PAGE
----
Discussion in 'Star Trek Movies XI+' started by Agent Richard07, Apr 18, 2013.
Like I inferred by showing the links, you've got to ask those people at said links why this is.
For the flaws of this movie, it has one flaw that I am glad to see is not there. It's not boring. i watched the latest Die Hard film - man, that was boring. It literally put me to sleep.
No. We really don't.
I was addressing Ryan8bit, not you - nor "the people at said links".
Of course, I never said that Cumberbatch or Abrams did swarthy people a disservice or a "crime." That's all you, or perhaps actually those links that Shaka's referring to.
I liked it more. Red magic stuff that either sends you back in time or destroys things depending on what the plot calls for is infinitely worse than any of STID's flaws.
I wasn't offended by the use of Khan (or the ethnicity of the actor playing him) but I thought it was a shame that having gotten over the hurdle of being burdened by having to distance themselves of what came before they went right back to well at the first opportunity.
I thought it had a good first two thirds but then fell off a cliff in its final act, especially having to put up with an overblown special effects laden fisticuffs battle that ends with Uhura just beaming down right behind and shooting him.
landing a starship in the the ocean for no good reason other than purposely wanting to be seen by an alien race you're supposed to have no contact with. They could have taken a shuttle down or transported. It's nothing more than an overdone action/fx sequence to get the movie going. The stupidity shown by the crew in that sequence is mindblowing.
As far as a lack of screen time... Checkov was on screeen for what, 2 minutes total if he was lucky? Scotty is off getting drunk for 3/4 of the movie. McCoy is around plenty, but he doesn't do much of anything except get his hand stuck in a torpedo. Overall, the first nuST gave us way more character development. This one, not so much due to introducing a character that brought nothing to the table except eye candy.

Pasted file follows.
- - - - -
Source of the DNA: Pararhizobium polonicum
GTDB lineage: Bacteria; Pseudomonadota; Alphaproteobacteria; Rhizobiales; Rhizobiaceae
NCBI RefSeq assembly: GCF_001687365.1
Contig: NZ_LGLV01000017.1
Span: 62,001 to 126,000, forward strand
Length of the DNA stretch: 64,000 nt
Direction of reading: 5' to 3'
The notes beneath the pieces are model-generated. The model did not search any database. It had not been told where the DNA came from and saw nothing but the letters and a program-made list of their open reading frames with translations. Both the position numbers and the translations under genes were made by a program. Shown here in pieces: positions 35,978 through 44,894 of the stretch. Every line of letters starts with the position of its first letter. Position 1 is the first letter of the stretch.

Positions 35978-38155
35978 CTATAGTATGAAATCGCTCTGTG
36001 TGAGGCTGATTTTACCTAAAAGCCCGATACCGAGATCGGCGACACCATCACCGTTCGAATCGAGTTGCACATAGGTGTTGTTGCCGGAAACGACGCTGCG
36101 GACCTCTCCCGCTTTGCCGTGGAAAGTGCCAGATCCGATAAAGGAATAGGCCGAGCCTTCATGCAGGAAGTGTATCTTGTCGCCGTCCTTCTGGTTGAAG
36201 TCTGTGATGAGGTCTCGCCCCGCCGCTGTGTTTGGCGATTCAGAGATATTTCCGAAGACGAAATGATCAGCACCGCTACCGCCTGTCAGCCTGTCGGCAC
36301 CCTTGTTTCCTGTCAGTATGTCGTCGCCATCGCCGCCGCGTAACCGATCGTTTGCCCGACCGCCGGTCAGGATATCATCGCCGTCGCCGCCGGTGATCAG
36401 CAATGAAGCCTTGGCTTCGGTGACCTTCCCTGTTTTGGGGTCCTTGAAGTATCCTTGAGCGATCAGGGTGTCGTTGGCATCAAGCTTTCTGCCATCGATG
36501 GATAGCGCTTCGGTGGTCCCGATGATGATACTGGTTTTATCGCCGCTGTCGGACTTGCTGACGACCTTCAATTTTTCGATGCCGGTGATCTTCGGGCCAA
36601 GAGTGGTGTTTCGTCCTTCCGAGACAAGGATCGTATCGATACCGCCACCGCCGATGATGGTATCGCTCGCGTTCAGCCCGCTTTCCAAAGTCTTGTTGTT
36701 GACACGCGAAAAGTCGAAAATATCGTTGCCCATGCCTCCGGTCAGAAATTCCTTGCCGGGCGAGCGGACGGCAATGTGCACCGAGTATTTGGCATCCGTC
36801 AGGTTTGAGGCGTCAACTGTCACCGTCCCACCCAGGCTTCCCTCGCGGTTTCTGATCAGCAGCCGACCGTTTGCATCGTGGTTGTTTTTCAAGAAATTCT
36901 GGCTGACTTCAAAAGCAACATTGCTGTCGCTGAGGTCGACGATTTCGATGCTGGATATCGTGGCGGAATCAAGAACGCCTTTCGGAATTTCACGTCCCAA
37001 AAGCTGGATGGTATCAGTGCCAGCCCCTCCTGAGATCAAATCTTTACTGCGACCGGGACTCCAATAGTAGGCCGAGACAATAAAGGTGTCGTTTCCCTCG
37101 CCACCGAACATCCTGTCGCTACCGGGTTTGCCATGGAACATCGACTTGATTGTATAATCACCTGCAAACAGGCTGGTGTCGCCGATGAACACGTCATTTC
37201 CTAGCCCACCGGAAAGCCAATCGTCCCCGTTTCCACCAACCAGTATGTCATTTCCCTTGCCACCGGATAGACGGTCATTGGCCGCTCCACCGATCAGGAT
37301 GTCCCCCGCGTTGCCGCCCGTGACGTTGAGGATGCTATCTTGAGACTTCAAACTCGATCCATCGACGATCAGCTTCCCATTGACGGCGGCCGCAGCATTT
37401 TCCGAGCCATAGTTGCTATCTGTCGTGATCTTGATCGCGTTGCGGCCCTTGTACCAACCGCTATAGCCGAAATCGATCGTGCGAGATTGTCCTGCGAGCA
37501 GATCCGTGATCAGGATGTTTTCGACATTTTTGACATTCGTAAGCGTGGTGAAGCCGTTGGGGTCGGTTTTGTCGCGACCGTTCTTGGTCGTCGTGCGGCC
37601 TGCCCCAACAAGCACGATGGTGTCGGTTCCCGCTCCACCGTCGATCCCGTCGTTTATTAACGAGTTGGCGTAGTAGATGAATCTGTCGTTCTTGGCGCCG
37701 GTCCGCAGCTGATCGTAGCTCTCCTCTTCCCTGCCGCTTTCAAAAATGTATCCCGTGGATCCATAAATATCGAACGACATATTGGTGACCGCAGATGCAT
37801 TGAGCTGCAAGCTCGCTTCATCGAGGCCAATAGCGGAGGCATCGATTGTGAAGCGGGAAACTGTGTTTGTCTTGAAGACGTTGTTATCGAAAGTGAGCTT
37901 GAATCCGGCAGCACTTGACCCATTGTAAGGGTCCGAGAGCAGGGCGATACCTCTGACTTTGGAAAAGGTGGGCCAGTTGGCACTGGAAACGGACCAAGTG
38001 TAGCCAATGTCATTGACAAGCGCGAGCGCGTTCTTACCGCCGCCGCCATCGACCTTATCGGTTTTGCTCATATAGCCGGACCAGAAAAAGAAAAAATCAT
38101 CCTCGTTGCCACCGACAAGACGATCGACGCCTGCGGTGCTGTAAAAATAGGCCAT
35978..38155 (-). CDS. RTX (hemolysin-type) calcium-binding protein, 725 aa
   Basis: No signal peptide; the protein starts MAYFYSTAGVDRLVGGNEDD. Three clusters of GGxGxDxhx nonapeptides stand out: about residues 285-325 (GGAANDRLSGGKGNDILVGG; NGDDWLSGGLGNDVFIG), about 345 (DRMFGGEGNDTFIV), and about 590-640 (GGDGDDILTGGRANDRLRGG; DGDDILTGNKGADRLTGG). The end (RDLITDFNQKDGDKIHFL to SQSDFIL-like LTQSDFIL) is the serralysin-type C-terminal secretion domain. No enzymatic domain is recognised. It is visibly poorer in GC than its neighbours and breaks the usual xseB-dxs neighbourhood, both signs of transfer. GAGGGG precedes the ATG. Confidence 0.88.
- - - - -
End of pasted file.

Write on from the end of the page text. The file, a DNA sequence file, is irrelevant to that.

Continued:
If Khan is Sikh, that can make him Asian or Middle Eastern. Regardless, we're splitting atoms on that issue. He obviously shouldn't be a brooding, monotone Brit. If they would have said, in movie, he had a sex change, I'm fine with that... but they didn't, so the complaint is valid imo.
And yet, having repeated all that...you still haven't explained how the sequence is in any sense a "plot hole."
Between this and the misuse of words like "misogyny" elsewhere it's looking like the only way some folks can find to criticize the movie is to invent a new language or code which only passingly resembles the look of English.
As cool as I think the "Enterprise rising out of the ocean" bit is, there really is no apparent reason for it to need to happen.
I thought it was pretty cool too, and I understand the criticisms against it, but I think there was a reason, even if the reason is kinda poor. I wouldn't really call it a plot hole.
I actually think it would fall under 'illogical' as opposed to happening for no reason.
That's not so, because what's meant by "apparent reason" with regard to plot isn't a question of whether something can be defended in real world terms.